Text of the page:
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Black Hat: Learn From Lincoln, Says U.S. Cyber Chief

Rod Beckstrom compared his task to that of Lincoln, as both roles involve facilitating collaboration and information sharing between intelligence, military, and government agencies.

For example, Abraham Lincoln had 'white hat' tendencies, and the challenges he faced from southern secessionists in the Civil War were not unlike those the open source community faces when one group decides it wants to "fork the code," Beckstrom said in a Thursday keynote speech at Black Hat in Las Vegas.

Beckstrom, who reports to Secretary Michael Chertoff, compared his task as head of the new National Cyber Security Center to that of Lincoln, as both roles involve facilitating collaboration and information sharing between intelligence, military, and government agencies.

George Mason, author of the 1776 Virginia Bill Of Rights and one of the least known Founding Fathers, served a role much like that of a systems engineer does today. Mason's work on the Virginia Bill Of Rights was like an "open source module for human rights," Beckstrom said.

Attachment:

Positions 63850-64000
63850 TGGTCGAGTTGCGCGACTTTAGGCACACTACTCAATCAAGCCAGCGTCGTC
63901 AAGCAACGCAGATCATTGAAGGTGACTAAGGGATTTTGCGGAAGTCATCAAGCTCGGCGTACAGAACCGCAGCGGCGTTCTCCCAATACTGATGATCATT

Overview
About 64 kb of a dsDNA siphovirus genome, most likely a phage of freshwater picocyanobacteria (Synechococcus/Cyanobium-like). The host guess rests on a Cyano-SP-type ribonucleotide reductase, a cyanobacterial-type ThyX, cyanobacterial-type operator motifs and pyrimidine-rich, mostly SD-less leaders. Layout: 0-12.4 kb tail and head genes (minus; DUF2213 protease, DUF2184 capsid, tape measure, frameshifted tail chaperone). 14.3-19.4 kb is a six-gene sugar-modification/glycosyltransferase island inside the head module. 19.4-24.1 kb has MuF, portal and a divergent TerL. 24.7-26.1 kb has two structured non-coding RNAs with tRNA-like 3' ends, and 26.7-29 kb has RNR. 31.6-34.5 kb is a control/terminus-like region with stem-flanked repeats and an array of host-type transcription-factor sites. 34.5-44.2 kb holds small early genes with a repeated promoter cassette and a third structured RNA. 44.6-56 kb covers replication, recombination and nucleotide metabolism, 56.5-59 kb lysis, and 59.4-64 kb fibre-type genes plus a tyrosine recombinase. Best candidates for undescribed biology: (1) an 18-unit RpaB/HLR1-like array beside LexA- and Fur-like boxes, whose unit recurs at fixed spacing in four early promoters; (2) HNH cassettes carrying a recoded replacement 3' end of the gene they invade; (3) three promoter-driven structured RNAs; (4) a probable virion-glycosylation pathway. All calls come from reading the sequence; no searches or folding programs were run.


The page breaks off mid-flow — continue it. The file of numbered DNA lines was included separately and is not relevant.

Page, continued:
"This was a fundamental piece of new system engineering," Beckstrom said. The DNS vulnerability underscores the critical need for government and the IT industry to boost investment in protecting key protocols, including BGP, SMS/IP, and even POTS (plain old telephone service).

Beckstrom noted that during natural disasters, SMS has proven to be an extremely resilient form of communications. "When bad things happen, text messages become critical to helping people stay alive and to coordinate rescue efforts," he said.

The rising tide of cybercrime dictates a need for stronger security, but privacy must also be preserved, and the IT security industry will play a central role in striking the proper balance between the two, according to Beckstrom.

"We can have more privacy and still have security. It's about finding the right set of balances," he said.

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